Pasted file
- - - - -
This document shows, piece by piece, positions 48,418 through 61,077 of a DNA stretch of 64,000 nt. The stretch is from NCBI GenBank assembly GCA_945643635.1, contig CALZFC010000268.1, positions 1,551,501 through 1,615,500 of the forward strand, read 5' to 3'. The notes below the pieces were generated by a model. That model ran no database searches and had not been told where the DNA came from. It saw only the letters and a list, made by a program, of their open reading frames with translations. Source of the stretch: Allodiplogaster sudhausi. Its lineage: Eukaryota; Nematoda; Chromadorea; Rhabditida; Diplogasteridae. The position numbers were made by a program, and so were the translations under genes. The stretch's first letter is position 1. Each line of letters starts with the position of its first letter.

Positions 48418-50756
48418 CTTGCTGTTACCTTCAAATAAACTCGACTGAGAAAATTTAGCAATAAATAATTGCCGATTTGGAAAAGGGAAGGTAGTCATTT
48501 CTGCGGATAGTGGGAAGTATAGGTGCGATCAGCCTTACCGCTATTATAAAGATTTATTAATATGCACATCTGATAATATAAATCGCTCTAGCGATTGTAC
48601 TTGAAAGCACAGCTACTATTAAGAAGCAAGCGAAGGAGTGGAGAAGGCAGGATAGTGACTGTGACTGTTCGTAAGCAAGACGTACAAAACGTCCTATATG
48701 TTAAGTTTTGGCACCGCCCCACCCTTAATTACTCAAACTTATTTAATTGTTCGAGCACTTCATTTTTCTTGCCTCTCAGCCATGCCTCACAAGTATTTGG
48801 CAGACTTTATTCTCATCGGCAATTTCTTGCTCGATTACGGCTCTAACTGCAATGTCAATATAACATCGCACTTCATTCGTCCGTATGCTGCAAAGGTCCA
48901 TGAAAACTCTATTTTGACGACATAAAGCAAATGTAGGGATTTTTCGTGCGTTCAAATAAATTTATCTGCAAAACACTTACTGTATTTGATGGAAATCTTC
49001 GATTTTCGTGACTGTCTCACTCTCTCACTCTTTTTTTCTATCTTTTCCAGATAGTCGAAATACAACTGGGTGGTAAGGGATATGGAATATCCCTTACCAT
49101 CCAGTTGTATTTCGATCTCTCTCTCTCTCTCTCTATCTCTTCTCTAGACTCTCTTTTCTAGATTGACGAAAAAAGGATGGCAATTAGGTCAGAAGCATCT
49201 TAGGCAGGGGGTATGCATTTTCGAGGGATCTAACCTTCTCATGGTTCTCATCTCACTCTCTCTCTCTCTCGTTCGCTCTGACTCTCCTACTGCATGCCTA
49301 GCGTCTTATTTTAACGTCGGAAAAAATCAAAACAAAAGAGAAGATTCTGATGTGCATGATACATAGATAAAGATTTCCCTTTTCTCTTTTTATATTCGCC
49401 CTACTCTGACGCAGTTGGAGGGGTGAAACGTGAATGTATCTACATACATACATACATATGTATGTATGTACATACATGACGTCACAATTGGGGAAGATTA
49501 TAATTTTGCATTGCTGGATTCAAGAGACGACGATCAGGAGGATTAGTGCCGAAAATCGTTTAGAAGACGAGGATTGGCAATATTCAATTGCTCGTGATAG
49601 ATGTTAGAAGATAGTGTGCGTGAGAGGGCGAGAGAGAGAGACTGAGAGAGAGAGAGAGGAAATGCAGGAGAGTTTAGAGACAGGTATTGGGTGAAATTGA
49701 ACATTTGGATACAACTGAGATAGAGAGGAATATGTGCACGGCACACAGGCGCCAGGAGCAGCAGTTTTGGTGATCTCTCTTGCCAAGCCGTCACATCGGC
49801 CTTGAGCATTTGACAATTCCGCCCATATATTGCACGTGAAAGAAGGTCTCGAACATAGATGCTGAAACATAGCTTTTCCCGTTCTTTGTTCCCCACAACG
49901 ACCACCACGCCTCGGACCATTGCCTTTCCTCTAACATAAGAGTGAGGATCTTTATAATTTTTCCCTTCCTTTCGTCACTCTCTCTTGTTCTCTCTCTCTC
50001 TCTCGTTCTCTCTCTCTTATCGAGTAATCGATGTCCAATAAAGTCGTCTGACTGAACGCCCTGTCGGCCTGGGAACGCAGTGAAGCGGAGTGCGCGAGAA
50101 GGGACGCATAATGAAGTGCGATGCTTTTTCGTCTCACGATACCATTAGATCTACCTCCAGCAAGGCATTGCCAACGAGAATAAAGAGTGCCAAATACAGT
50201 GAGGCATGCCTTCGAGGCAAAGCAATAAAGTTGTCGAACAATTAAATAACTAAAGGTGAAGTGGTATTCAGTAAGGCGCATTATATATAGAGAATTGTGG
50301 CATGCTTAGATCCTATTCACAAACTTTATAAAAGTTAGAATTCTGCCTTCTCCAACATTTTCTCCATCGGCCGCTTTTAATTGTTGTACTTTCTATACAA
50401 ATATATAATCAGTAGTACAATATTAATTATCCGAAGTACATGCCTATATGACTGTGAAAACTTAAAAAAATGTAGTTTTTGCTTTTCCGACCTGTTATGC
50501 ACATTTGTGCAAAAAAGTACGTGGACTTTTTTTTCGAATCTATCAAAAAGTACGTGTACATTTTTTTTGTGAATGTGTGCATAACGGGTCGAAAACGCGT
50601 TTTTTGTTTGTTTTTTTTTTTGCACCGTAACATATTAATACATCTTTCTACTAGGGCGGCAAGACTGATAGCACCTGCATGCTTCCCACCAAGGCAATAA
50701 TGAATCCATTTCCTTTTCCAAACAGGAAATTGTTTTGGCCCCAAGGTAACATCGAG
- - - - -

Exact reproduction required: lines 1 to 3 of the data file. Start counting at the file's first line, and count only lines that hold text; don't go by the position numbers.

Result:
This document shows, piece by piece, positions 48,418 through 61,077 of a DNA stretch of 64,000 nt. The stretch is from NCBI GenBank assembly GCA_945643635.1, contig CALZFC010000268.1, positions 1,551,501 through 1,615,500 of the forward strand, read 5' to 3'. The notes below the pieces were generated by a model. That model ran no database searches and had not been told where the DNA came from. It saw only the letters and a list, made by a program, of their open reading frames with translations. Source of the stretch: Allodiplogaster sudhausi. Its lineage: Eukaryota; Nematoda; Chromadorea; Rhabditida; Diplogasteridae. The position numbers were made by a program, and so were the translations under genes. The stretch's first letter is position 1. Each line of letters starts with the position of its first letter.

Positions 48418-50756
48418 CTTGCTGTTACCTTCAAATAAACTCGACTGAGAAAATTTAGCAATAAATAATTGCCGATTTGGAAAAGGGAAGGTAGTCATTT